Analysis Law and Policy

First-of-Its-Kind Lawsuit Aims to Protect Abortion Access From Digital Attacks

Jessica Mason Pieklo

A federal lawsuit argues that hackers violated the federal law designed to protect reproductive health-care facilities when they hacked an online abortion funds fundraiser.

More than 20 years ago, the U.S. Congress passed the Freedom of Access to Clinic Entrances (FACE) Act to address escalating threats, harassment, and violence targeting abortion providers and their patients. The law has typically been used to provide civil and criminal remedies for actions like blockading clinics or sending threats to providers. But a reportedly first-of-its-kind lawsuit filed last week in Massachusetts federal court argues the law should apply to online hacking as well.  

The lawsuit, which also includes claims that the hackers violated the Computer Fraud and Abuse Act, stems from a 2016 hack of the National Network of Abortion Funds’ (NNAF) National Abortion Access Bowl-a-thon online fundraiser. The complaint details an ongoing and sophisticated operation launched to derail the months-long event, which would ultimately cost the funds hundreds of thousands of dollars, according to the complaint. The purpose of the hack, according to the complaint, was to intentionally disrupt the fund’s work in helping to provide financial assistance for abortions. 

The plaintiffs include the National Network of Abortion Funds and five of its members, including the Eastern Massachusetts Abortion Fund, Gateway Women’s Access Fund, Kentucky Health Justice Network, Northwest Abortion Access Fund, and the Preterm Access Fund.

According to the complaint, beginning in April a “malicious actor or actors” identified as John Does 1-15, disabled Bowl-a-thon participants’ fundraising sites through a distributed denial-of-service (DDoS) attack and gained access to donor information. From there the defendants allegedly “impersonated plaintiffs and sent donors deeply disturbing racist, anti-Semitic, and misogynistic emails.” 

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As detailed in the court filing, shortly after hackers initially gained access to the fundraising platform, some Bowl-a-thon registrants began receiving emails alerting them to donations made by a user identified as “Adolph Hitler.” According to the complaint, the message from the user read: “I believe that the Aryan race is the Master Race; the purest human genetic strain currently available. Consequently, it tickles me to fund abortions for the lower races, such as the Negroes and the Jews. There is no longer any need to send these parasites to my concentration camps – they willingly slaughter their own young if given enough money to afford the ope [sic] I am indebted to feminism and this new opportunity it has provided to cleanse our future generations. Keep it up, NNAF!”’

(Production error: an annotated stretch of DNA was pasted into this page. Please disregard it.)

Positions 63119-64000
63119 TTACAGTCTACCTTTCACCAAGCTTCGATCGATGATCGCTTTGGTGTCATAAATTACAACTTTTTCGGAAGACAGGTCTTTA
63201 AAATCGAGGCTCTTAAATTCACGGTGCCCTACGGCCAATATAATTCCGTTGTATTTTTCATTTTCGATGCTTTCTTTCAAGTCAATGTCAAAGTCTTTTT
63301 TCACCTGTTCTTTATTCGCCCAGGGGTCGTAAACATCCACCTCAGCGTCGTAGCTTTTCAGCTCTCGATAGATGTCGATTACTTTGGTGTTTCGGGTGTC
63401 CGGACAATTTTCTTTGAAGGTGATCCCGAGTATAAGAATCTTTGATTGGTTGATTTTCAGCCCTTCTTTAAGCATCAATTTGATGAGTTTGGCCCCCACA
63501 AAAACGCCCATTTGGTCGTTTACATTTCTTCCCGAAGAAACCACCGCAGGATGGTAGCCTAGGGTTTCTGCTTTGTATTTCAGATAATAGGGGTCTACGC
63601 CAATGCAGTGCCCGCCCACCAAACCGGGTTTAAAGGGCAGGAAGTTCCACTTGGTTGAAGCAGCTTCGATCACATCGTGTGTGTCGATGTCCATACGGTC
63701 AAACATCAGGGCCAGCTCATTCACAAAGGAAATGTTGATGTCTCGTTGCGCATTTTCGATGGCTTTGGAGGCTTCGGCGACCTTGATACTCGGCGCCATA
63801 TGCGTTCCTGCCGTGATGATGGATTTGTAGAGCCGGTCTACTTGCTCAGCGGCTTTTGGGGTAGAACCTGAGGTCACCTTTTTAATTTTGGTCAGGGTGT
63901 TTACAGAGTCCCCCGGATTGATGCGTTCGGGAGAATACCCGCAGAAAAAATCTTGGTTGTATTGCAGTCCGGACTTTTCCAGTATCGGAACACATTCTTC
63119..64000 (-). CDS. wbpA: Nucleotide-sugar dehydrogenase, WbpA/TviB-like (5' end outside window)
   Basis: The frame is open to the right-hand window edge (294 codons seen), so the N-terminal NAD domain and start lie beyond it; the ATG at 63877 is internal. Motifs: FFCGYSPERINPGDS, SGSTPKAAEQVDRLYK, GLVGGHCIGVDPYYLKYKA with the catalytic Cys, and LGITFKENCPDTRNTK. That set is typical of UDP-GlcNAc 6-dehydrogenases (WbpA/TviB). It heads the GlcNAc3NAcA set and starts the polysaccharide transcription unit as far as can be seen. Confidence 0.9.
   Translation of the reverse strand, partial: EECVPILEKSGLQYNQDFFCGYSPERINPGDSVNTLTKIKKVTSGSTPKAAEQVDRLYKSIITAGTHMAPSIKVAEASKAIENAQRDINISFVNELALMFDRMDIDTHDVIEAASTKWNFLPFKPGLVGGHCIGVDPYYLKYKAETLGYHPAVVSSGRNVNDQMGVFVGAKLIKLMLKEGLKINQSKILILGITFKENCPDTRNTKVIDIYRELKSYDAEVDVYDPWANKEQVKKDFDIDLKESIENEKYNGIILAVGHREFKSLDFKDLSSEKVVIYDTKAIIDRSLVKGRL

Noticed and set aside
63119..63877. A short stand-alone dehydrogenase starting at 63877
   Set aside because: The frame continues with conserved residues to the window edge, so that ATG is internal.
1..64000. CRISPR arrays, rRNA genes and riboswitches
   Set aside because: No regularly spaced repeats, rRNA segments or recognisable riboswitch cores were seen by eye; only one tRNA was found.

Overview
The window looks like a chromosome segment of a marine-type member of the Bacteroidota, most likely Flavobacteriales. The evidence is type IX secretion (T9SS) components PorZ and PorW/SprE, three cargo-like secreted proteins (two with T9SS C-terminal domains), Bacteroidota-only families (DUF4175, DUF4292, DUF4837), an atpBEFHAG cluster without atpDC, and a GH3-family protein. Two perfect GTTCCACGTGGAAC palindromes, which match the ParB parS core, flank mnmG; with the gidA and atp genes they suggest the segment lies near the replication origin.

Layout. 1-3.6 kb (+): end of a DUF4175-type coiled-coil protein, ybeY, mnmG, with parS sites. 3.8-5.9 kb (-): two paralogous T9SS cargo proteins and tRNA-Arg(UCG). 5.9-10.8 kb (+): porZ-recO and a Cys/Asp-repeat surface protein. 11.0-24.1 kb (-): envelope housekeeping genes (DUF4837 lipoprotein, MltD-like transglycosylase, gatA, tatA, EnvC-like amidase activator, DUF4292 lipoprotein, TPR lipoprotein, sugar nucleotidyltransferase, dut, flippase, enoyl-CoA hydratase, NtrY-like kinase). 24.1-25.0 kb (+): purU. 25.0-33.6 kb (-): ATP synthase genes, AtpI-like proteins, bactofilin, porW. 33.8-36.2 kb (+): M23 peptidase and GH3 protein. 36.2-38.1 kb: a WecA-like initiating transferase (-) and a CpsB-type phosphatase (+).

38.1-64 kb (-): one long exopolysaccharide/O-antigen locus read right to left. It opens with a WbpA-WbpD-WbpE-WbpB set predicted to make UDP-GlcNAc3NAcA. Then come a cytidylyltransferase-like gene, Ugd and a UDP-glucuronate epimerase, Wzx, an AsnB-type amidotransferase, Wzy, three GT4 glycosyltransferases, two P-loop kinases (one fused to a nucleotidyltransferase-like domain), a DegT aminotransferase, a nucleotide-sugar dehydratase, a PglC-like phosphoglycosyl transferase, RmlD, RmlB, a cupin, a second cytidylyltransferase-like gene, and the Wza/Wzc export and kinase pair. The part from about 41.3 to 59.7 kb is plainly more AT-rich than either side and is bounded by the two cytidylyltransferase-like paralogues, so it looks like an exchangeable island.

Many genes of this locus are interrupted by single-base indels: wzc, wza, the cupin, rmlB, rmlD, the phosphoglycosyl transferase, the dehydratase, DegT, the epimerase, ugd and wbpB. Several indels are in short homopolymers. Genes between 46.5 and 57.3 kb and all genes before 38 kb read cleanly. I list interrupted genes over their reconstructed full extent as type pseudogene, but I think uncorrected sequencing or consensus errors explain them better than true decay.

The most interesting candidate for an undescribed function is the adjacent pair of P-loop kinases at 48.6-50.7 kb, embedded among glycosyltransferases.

The complaint also alleges that the Bowl-a-thon website appeared at one time to receive $66 billion in fraudulent donations during a DDoS attack before the website crashed altogether. 

As a result of the attack, funds had their fundraising abilities compromised at what the attorneys claim is a critical moment in the stretch of the fundraiser. They also had to spend significant time and energy responding directly to the attack and explaining what was going on to their donors. All of these resources were diverted away from the funds’ core mission of helping patients in financial need access money to help pay for an abortion. And that, the attorneys claim, makes what the John Does did a violation of the FACE Act.

That claim should be a pretty easy one to substantiate in litigation, just given the facts of the 2016 attack: What other purpose would hackers have in crashing an online fundraiser for abortion access, but to try and thwart that access? There is none.

If the judge agrees with the FACE Act or the fraud claim, the litigation will proceed as usual, including a trial. The plaintiffs also hope that the discovery process will confirm the hackers’ identities.

“The damage that the attackers inflicted was intended for us to lose everything: our time, what resources we have, the trust of our supporters, and all of our energy to coping with the trauma, delays, and crisis of the hack,” said Jenni Kotting, communications director at the National Network of Abortion Funds, to Rewire.News in an emailed statement. “Too often, we see anti-abortion extremists make claims about protecting life, but this attack has surfaced the true motives of these anti-abortion attackers: racially motivated hatred and violence. They meticulously planned the attack so their message containing racist content about eugenics, anti-Semitism, and Adolph Hitler would go to as many people as possible. In this way, the attackers made abundantly clear how much anti-abortion extremism is infused with white supremacy.”

NNAF and its members’ FACE Act claim comes at a critical moment where online attacks against abortion providers are on the rise and when the law seems ill-prepared to remedy, let alone prevent, such digital threats. This lawsuit, though, could be an important first step in the courts finally addressing that online harassment. 

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